My advice. Don't buy a photography book that teaches you where to go to get great shots from your car on the side of the road. Why? Because everyone will eventually have the same shot you got from the same spot on the side of the same road. Go ahead and visit that spot in the road if you want. But at least get out of the car and walk a few hundred feet and look for something different. You'll probably find it.

 

Going a step further, lets apply the same concept to post processing.

 

Lets face it, everybody has a copy of Photoshop or Elements or Paint Shop Pro or Lightroom or Aperture or Picasa. Every amateur is tempted to test the pre-designed photo enhancements to generate a pre-designed artistic look. Ever been tempted to convert one of those not so wonderful photographs into a digital painting? Wow! That can sure spice things up and make it look like art, can't it? Even other professionals I know take a cookie cutter approach to much of their commercial work by recreating the same look over and over and over. Same studio set, same props, same lighting, same image, different person. My advice, master it and then move on. If you have to fix or modify something so heavily in post-processing just to make it appealing, you aren't doing a very good job of photography to begin with. Recreating a popular look is okay, so long as it stays popular and so long as it doesn't become boring to look at. I promise you that after 30,000 other photographers have mastered the same software and found the same location, it will be boring and you'll never have your images stand out amongst the clutter.

 

One of the latest trends in digital photography is HDR, or High Dynamic Range. It's more or less done by taking multiple photographs of the same scene using different exposures and then blending those images together in Photoshop or some other special software to create a "dynamic and vibrant" image containing full highlight and shadow detail. An offshoot of this technique is called "tone mapping." Wow! Sounds exciting doesn't it? No more blown out skys, no more lost shadow details. Vibrant too!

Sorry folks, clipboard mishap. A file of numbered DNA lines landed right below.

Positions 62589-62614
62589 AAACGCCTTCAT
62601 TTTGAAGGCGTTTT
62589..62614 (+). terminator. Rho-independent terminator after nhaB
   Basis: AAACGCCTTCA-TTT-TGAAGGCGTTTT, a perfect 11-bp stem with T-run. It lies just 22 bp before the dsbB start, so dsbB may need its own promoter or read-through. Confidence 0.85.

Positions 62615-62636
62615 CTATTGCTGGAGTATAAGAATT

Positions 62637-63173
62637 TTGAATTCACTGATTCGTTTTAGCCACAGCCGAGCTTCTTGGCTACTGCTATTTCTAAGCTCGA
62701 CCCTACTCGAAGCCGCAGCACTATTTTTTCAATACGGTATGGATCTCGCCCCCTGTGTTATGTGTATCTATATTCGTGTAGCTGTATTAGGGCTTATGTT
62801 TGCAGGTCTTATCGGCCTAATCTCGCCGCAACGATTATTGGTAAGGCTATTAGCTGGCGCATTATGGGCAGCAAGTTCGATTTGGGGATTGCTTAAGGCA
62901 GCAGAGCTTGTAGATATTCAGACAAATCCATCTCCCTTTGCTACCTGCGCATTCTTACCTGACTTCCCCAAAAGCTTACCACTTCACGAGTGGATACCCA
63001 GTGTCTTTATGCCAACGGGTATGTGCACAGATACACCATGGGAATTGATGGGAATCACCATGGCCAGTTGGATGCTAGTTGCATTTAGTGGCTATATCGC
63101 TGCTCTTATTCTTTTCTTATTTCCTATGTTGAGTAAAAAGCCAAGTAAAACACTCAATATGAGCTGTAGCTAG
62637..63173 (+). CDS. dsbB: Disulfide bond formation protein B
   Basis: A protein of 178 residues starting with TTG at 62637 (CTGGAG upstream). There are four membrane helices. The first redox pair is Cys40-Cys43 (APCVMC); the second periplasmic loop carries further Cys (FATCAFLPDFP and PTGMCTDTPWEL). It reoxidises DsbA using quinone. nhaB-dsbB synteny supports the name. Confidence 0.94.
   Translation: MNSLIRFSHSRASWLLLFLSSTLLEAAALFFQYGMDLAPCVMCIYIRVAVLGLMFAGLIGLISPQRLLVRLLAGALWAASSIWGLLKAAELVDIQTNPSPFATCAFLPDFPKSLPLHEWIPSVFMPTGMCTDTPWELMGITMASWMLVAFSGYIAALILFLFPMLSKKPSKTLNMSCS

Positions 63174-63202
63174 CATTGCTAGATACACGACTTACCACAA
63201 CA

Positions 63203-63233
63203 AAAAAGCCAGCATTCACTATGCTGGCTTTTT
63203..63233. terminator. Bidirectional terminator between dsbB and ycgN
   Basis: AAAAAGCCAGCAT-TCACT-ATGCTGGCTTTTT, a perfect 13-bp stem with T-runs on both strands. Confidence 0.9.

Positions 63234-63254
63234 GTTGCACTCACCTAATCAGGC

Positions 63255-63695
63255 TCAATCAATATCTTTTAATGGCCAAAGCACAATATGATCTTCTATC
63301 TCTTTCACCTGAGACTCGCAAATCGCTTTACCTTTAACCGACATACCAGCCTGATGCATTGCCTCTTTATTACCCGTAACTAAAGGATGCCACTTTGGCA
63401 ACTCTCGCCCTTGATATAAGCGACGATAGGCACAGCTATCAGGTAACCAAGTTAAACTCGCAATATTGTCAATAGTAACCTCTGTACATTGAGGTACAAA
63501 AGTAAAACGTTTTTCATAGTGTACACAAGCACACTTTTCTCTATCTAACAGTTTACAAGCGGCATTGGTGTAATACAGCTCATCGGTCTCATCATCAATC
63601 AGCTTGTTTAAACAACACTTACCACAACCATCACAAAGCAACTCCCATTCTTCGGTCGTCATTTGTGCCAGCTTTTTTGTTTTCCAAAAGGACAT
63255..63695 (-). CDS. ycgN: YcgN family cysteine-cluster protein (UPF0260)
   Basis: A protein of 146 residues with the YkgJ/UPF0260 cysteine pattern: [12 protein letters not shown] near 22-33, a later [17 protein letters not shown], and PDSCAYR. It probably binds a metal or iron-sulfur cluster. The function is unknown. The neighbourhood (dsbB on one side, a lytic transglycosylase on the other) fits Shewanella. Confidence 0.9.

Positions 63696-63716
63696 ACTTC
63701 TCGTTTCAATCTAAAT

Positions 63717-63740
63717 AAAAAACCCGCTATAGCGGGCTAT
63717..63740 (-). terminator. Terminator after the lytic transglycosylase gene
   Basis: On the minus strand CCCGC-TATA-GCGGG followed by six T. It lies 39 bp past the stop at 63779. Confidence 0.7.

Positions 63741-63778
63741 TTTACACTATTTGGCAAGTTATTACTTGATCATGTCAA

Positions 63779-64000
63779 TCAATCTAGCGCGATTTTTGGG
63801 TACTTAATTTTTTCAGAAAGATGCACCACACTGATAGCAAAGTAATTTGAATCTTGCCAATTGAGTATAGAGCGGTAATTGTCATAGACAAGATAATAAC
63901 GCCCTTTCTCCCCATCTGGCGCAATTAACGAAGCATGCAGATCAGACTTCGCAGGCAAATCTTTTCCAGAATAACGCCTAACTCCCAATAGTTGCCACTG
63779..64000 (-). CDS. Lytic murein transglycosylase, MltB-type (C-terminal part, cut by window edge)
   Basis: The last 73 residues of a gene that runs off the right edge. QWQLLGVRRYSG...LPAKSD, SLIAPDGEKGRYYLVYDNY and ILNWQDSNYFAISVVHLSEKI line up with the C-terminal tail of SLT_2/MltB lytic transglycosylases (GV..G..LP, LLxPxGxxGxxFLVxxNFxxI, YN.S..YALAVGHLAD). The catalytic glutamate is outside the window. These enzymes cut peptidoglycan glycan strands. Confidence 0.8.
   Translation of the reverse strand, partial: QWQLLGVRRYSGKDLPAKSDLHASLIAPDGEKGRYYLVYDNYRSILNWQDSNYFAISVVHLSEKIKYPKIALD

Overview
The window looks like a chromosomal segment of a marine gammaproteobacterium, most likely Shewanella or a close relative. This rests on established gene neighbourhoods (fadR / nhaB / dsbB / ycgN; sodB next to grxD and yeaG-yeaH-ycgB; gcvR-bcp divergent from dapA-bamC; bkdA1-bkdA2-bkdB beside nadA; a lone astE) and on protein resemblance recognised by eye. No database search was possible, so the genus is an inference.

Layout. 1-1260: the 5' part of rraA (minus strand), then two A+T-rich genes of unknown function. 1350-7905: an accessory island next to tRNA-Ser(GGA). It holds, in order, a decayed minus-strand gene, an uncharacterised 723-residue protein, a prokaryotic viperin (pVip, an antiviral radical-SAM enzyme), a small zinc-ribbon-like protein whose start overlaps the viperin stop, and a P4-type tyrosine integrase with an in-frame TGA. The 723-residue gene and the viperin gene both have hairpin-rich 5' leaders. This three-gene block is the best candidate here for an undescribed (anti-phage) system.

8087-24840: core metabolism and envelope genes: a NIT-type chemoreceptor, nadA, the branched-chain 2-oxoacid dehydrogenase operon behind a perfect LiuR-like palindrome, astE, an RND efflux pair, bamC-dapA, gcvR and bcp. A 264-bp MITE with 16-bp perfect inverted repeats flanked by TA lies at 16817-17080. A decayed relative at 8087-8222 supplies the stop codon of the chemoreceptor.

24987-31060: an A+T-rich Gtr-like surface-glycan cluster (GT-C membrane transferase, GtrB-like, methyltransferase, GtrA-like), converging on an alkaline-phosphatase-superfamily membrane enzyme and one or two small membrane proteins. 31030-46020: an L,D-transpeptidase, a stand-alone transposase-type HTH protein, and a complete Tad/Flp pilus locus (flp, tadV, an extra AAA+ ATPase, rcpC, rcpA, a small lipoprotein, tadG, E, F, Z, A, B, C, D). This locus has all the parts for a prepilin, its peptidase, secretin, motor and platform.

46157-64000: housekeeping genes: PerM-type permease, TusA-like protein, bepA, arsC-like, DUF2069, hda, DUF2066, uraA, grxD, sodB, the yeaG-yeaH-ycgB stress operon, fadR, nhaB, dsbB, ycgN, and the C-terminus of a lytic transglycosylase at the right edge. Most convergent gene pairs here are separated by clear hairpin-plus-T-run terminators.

Well, I tried HDR for a while and decided afterwards that it was just more of the same thing everybody else was doing. I don't go near it these days. Why? Because at it's best, it looks the same as every other photographers HDR image. I can spot a HDR image a mile away. Why? Because they all look the same. I've instead learned how to make the image with the camera and how to use the age old tools available to photographers long before the computer software fix's came along. Want to keep your sky from blowing out highlights, wait for the correct light or use a neutral density filter. Want to keep noise out of your pictures, learn to use a tripod and shoot at a lower ISO with a proper exposure. Just about anything that can be fixed in post-processing can be avoided by doing it right to begin with. I'm to the point now where people who think they know something look at one of my images and say "is that a HDR shot?" I just smile. You can do HDR imaging with your camera if you know how. You don't need software to fake it.

 

In photography, looks the same is the same. In photography, being the same is one way to never stand out and move ahead.

 

I say, ignore the same. Aim to be different. Aim a little higher than what everybody else is doing.

 

You'll never hit any higher than you aim.

 

 

(Previously published on Jun 8, 2009)

In Photography, Looks the Same is the Same